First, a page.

Juniors need to learn from an early age how to set their stance and alignment themselves. Under current rules, no one can help a player with his alignment for the stroke. A caddie is no longer allowed to stand behind the player to help with alignment for any shot, including putting, anywhere on the golf course. At the moment the player begins to take his stance (and until the shot is played), the caddie must not deliberately stand directly behind the player. If the player backs off and takes the stance again with the caddie no longer behind the ball, this will avoid a breach of the rule. The player can also not put anything down on the ground to help with his alignment. These rules violations results in a 2 shot penalty.
Showing Line of Play
If you are not on the green the caddie can point out a line of play, but must back away before the player takes his stance. If anything has been put down to show the line it must be picked up before the player takes his stance.
On the green, the player or caddie is allowed to touch the surface of the green but not in order to improve conditions. Nothing can be set down on the green to show the line of play, even if it is picked up before the player takes the shot.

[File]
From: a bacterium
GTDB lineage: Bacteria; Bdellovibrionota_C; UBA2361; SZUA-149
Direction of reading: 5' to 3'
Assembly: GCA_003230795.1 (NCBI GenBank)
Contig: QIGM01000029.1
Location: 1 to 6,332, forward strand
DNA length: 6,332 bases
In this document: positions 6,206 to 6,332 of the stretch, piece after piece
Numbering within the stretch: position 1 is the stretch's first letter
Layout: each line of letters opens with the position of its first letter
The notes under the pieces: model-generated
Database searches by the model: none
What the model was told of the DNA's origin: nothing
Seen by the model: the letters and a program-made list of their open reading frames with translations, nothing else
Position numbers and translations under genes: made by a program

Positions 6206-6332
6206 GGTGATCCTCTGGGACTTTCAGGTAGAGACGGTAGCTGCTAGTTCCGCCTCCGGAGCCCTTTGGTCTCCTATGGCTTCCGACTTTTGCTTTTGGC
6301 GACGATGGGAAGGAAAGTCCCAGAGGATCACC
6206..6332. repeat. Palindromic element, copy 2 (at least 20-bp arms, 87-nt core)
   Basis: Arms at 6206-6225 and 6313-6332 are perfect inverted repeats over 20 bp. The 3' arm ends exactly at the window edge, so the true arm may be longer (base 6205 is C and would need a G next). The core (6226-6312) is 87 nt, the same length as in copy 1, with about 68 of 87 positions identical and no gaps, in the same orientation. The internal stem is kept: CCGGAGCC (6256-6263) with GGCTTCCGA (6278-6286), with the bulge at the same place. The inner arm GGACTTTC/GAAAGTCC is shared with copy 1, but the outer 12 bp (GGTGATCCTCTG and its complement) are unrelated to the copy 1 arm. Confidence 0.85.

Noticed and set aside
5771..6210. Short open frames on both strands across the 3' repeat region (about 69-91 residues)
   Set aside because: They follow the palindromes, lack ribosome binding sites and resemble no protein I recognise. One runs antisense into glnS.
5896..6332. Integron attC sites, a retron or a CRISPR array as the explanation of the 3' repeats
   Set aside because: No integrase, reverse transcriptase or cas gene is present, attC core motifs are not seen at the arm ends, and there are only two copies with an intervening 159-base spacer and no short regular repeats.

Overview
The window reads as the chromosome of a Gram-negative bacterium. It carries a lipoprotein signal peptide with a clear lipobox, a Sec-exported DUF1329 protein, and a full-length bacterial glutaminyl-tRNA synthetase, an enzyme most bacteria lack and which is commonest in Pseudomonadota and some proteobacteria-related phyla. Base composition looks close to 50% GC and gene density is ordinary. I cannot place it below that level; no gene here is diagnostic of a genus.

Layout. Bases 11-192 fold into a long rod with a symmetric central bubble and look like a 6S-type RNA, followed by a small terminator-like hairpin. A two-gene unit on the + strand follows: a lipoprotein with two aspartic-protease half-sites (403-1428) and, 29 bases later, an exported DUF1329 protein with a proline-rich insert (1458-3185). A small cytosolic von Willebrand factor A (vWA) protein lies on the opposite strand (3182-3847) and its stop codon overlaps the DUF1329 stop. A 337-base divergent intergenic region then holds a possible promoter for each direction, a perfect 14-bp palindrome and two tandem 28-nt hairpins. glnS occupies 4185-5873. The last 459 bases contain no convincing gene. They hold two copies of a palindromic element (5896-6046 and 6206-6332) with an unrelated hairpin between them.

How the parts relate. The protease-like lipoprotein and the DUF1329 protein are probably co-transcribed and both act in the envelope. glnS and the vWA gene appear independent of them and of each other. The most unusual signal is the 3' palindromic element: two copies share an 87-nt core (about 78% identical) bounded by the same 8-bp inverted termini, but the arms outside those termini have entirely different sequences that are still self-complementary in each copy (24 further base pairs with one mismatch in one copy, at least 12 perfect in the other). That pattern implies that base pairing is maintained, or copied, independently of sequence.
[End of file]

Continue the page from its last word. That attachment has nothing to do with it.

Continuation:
While the stroke is being made the caddie cannot deliberately stand close to line of play or do anything to point out line of play.
Marking and Lifting Ball on Green
The player’s caddie is allowed to mark and lift the ball on the putting green any time the player is allowed to do so. It is no longer required to get the player’s authorization every time. It is important to remember, however, that the ball must be replaced by the person who lifted it. So if the player lifted the ball then he must replace it. If the caddie lifted it, then he must replace it. If the player putts the ball that was replaced by the wrong person they will get a penalty stroke.
Asking and Giving Advice
By all means give your player advice if they ask for it but you are breaking the rules if you ask another player or his caddie for advice on the golf course, for example: what club did you hit there?, or how should I approach the green from this angle? You will also be assessed a penalty if you give advice to another player or his caddie or touch the other player’s equipment with the objective of getting information.
Information about rules, distances, location of a penalty area, flagstick or the green is considered public information so not considered to be providing advice.